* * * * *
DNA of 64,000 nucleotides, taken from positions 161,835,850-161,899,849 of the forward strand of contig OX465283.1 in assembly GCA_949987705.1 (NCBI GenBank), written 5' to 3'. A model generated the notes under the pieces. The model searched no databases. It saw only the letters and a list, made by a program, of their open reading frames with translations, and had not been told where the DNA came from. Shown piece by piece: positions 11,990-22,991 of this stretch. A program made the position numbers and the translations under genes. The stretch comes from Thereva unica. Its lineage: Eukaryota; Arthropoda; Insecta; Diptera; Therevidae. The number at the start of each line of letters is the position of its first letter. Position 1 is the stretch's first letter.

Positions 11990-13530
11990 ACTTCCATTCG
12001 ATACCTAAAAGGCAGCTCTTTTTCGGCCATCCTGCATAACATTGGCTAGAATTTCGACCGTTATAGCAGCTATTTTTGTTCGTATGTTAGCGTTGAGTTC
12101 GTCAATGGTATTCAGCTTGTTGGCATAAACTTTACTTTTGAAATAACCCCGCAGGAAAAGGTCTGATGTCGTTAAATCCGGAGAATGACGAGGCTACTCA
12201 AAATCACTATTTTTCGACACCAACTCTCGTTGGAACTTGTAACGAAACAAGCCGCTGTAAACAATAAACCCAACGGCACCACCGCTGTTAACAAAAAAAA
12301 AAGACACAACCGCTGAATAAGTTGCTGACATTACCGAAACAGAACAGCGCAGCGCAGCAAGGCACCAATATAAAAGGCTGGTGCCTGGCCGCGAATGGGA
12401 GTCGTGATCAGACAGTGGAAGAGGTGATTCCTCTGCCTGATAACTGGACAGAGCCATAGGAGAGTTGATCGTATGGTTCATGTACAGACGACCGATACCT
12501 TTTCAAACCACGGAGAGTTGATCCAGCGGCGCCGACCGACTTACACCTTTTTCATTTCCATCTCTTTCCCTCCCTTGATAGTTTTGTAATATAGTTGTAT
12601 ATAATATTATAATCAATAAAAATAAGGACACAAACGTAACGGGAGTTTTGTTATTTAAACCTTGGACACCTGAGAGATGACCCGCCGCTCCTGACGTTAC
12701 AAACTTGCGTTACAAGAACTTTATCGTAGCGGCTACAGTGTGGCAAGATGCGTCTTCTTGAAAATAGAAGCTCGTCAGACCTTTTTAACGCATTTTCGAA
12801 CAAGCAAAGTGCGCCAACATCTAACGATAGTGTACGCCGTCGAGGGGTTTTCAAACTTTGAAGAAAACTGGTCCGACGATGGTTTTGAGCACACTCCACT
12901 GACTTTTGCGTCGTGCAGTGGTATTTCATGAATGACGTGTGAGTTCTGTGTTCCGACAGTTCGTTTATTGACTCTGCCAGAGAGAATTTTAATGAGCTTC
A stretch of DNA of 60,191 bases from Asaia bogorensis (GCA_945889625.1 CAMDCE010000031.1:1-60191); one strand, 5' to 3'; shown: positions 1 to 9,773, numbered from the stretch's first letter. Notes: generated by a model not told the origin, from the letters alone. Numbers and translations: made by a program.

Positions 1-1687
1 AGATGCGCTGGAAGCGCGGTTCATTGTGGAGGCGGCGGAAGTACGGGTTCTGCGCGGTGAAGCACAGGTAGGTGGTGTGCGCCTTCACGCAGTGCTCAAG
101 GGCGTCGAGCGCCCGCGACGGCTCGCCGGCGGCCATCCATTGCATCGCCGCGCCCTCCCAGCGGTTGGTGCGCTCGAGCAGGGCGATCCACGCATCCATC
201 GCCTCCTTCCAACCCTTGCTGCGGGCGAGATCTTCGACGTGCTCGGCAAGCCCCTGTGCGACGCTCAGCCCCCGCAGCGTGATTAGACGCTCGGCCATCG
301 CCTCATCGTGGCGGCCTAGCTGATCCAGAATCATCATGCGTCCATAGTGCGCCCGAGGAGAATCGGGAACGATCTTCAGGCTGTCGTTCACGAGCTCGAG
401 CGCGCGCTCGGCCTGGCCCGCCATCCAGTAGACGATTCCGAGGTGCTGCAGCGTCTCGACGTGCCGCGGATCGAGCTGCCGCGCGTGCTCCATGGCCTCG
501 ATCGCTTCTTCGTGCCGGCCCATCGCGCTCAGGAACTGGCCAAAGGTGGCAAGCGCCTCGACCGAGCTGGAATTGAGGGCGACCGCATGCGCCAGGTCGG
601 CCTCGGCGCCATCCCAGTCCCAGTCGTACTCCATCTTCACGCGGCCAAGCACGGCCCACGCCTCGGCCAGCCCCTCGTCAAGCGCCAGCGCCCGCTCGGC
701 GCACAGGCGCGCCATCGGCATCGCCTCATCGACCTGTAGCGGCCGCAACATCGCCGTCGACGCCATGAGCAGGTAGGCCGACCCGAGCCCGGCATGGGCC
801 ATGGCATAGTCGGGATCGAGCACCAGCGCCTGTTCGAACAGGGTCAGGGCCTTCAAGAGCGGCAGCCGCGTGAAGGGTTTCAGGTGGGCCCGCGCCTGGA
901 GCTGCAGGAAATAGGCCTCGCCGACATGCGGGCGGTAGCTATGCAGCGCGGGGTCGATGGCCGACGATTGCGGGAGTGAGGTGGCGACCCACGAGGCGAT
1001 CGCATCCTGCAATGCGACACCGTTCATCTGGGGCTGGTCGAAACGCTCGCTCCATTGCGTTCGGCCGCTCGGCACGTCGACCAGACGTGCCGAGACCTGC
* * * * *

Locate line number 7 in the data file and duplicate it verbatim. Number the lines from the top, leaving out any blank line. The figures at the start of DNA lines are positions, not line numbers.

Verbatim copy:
12301 AAGACACAACCGCTGAATAAGTTGCTGACATTACCGAAACAGAACAGCGCAGCGCAGCAAGGCACCAATATAAAAGGCTGGTGCCTGGCCGCGAATGGGA